SIGPIPE error when flushing a recently closed QTcpSocket



  • I'm trying to write fault-tolerant socket code that will gracefully handle a TCP connection that was closed during a conversation.

    @ for (short i=0;i<10;i++)
    if (swSocket->state() == QAbstractSocket::ConnectedState) {
    qDebug() << "Sending a message...";
    swSocket->write("Hello from Socket Writer.\r\n");
    if (swSocket->state() == QAbstractSocket::ConnectedState) {
    swSocket->flush(); // <----- Line in question
    swSocket->waitForBytesWritten(50);
    } else {
    qDebug() << "Not connected.";
    }
    sleep(1);
    } else {
    qDebug() << "Not connected.";
    }
    @

    In the above code, if I have the flush call and the receiving computer closes the connection, I get a SIGPIPE signal which crashes the program. I have tried adding signal(SIGPIPE, SIG_IGN); in my main() but that doesn't fix it. Removing the flush line fixed the problem but what I'm trying to avoid is the TCP stack queuing up my outgoing messages.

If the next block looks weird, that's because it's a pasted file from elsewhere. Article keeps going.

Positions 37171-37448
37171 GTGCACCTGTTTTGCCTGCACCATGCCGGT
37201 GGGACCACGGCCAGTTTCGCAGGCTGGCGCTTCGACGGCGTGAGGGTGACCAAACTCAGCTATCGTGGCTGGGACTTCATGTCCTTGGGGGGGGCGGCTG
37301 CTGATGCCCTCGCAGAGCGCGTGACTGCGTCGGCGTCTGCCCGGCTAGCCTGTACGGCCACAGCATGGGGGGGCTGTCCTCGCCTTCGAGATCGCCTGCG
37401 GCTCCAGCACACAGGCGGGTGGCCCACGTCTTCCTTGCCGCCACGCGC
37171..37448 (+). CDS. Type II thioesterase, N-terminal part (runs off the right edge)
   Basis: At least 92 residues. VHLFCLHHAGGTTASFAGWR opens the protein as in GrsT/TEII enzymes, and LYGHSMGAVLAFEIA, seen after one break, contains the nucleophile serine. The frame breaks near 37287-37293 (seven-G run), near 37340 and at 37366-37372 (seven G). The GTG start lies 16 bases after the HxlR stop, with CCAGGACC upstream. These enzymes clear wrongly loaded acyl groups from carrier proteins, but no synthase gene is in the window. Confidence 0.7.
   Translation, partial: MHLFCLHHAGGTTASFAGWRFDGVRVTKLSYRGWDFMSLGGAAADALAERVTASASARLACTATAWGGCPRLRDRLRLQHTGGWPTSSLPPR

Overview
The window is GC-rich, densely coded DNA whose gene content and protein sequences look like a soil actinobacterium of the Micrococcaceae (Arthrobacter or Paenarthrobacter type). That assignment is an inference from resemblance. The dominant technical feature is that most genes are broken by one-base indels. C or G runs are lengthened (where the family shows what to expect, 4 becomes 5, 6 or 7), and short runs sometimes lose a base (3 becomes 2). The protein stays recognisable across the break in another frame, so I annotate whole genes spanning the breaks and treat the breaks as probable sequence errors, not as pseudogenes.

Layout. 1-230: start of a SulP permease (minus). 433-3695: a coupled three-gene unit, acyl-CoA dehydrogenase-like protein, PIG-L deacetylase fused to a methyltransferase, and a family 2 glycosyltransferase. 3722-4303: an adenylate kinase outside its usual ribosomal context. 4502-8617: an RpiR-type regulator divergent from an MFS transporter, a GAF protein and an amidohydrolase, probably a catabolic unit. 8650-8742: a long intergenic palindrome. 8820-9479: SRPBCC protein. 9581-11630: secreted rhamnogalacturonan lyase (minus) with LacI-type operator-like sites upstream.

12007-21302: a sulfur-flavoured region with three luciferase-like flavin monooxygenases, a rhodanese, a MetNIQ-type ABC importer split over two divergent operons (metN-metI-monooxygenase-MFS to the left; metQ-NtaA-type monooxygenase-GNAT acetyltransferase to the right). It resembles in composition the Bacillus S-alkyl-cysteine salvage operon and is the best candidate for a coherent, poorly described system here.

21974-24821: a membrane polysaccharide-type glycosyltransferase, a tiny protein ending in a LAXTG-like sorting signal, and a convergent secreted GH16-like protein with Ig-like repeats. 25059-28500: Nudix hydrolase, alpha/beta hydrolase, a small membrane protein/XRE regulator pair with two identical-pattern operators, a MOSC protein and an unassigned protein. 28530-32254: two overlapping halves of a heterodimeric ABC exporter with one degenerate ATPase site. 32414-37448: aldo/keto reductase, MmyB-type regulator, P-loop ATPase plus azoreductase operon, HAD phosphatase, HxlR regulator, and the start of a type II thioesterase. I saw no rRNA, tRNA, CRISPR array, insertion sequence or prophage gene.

Would I be able to accomplish this by using TCP_NODELAY? And is there a way to get flush to gracefully return?



  • afaik,

    there are 2 buffers

    application level buffer, currently maintained by your TCP socket object

    network socket buffer, maintained and handled by the OS

    the QAbstractSocket::flush() method just forces the transfer of data from 1] to 2]. There is no way to have an unbuffered QTcpSocket (QIODevice::Unbuffered option).
    However, you can accomplish TCP_NODELAY by using the QAbstractSocket::LowDelayOption option.

    Also, the way the program is structured, there is no guarantee that e.g. the state of the socket will be the same from the time line 5 was executed to when line 6 gets to be executed. Usually such programs rely heavily on the available signals of the Socket classes.

    would you mind connecting the error() and/or disconnected() signals to a simple debugging routine that will print the relevant info?

    lastly, i'm not sure why your signal handler didn't work, but if event if it did, it would mean that you should get an error on your next socket I/O operation.


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